4. Student attending the class must follow and adhere to the University’s dress code. Any student caught not adhering to said dress code can and will be prohibited from attending my class(s) and any loss resulted from his/her absentee regarding this matter will be his/her own liability.

5. Students at all time should maintain good manners with lectures and other university’s staff.

6. Respect lecture and other student’s times and rights. No paging, messaging (SMS) or telephoning is allowed during class.

ASSIGNMENT

Posted on 12:48 AM | By MOHD NOOR RIZAL BIN ARBAIN | In

FACULTY OF INFORMATION TECHNOLOGY INDUSTRY

OPERATING SYSTEM

ASSIGNMENTS (15 %)

QUESTIONS:

  1. Research the internet or current literature to identify an operating system that runs a cell phone or handheld computer. (These are generally known as mobile operating system). List the key features of the operating system and the hardware it is designed to run. Cite your source.
  1. Research the similarities and differences between Linux and UNIX. List at least five major differences between the two operating systems and cite your sources. Describe in your own words which operating system you prefer and explain why.

Note:

Do it by Group/Individual

Submit before 26 August 2011 (before Semester Breaks)

Virtual memory, low cost, of course

Posted on 7:14 PM | By MOHD NOOR RIZAL BIN ARBAIN | In

Ready boost is actually a virtual memory. You may have to use a hard disk used as virtual memory that serves to assist the work of a main memory. But this time the existence of hard disk used as virtual memory has been replaced by the flash disk. Virtual memory is very useful when the main memory is not big enough. With such capacity, then in some usage is likely that memory capacity will be quickly filled. Moreover, if the program used is a program that uses large memory capacity, such as editing photos, videos and other digital imaging.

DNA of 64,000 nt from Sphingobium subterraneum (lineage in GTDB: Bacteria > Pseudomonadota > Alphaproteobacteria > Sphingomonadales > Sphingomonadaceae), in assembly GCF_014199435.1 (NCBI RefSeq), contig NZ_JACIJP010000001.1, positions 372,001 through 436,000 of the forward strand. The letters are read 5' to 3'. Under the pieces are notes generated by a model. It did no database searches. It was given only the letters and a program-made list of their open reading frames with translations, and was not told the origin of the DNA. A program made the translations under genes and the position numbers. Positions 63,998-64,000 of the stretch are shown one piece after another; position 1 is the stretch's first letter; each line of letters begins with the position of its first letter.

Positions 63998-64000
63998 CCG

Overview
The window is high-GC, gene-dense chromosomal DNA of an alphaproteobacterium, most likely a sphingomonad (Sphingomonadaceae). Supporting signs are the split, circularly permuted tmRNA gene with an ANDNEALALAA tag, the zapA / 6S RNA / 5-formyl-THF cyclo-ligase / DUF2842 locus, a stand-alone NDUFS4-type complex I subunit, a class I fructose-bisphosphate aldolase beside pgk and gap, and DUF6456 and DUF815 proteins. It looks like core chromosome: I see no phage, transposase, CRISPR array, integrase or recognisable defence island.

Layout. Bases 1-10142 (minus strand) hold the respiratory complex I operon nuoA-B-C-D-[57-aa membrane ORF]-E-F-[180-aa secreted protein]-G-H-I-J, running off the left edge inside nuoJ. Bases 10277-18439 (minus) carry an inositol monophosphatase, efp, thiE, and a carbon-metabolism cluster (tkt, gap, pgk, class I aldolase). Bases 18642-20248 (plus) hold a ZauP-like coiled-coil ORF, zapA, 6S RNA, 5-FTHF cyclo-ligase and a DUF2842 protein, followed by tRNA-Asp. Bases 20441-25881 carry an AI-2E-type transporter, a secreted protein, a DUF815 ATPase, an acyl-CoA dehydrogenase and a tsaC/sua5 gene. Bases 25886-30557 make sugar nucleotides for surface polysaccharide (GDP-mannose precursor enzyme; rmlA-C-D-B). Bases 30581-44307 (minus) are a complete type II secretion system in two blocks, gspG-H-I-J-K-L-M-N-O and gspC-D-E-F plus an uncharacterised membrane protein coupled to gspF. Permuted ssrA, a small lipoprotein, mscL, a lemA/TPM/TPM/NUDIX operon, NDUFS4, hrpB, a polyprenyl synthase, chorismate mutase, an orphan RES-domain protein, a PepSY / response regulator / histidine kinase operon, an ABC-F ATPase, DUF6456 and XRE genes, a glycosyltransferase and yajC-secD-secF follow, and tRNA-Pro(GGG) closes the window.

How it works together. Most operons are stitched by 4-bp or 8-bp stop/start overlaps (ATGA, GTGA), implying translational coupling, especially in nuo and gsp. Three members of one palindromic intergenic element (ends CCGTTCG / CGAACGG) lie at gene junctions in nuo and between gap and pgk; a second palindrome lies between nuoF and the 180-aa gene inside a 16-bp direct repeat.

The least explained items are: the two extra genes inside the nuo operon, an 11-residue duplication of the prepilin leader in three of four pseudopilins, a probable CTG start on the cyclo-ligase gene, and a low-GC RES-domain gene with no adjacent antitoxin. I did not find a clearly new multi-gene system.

Currently the memory a computer has the greater capacity, the average reached 1 GB or more. But unfortunately, this time some computer programs also require a memory capacity large enough, as for example the Windows 7 operating system which requires a minimum memory capacity of 1 GB. This is particularly felt if you run multiple applications at once, such as browsers, Microsoft Word, Windows Media player, and some applications are often run simultaneously.

Operating system using the hard disk capacity as additional memory, which determines the operating system files that remain stationed in the main memory and the file can be moved into the virtual memory. Files that are often run remains placed in the main memory.

History of Operating System

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First Generation (1945-1955): Vacuum Tubes and Plugboards
- No programming language nor OS
- Machine language
- The use of plugboards, punched cards
Second Generation (1955-1965): Transistor and Batch System
- Introduction of transistor
- Fortran, Assembler
- Batch system

- Offline system:


- Operating System usually used:
FMS (Fortran Monitor System)
IBSYS (OS for IBM 7094)
- Example of FMS job structure:


Third Generation (1965-1980): ICs and Multiprogramming
- IBM 360 for scientific calculation (i.e numerical) and commercial (i.e character-oriented)
- IC (Integrated Circuit)
- Introduction of multiprogramming
- Introduction of SPOOLING (Simultaneous Peripheral Operation On Line)
- Introduction of time-sharing
- Development of “computer utility” Þ machine that supports hundreds of timesharing users
Eg: MULTICS (Multiplex Information and Computing Service)
- Development of minicomputer
Eg: DEC PDP-1 until PDP-11
- Development of UNIX (Uniplexed Information and Computing Service)
Fourth Generation (1980-now): LSI and PC
- LSI (Large Scale Integration) circuit and chips consisting of thousands of transistor Þ birth of PC (Personal Computer)
- User-friendly software
- Dominant Operating System:
MS-DOS, Win ME, Win NT
Unix, X Window
- Network Operating System
- Distributed Operating System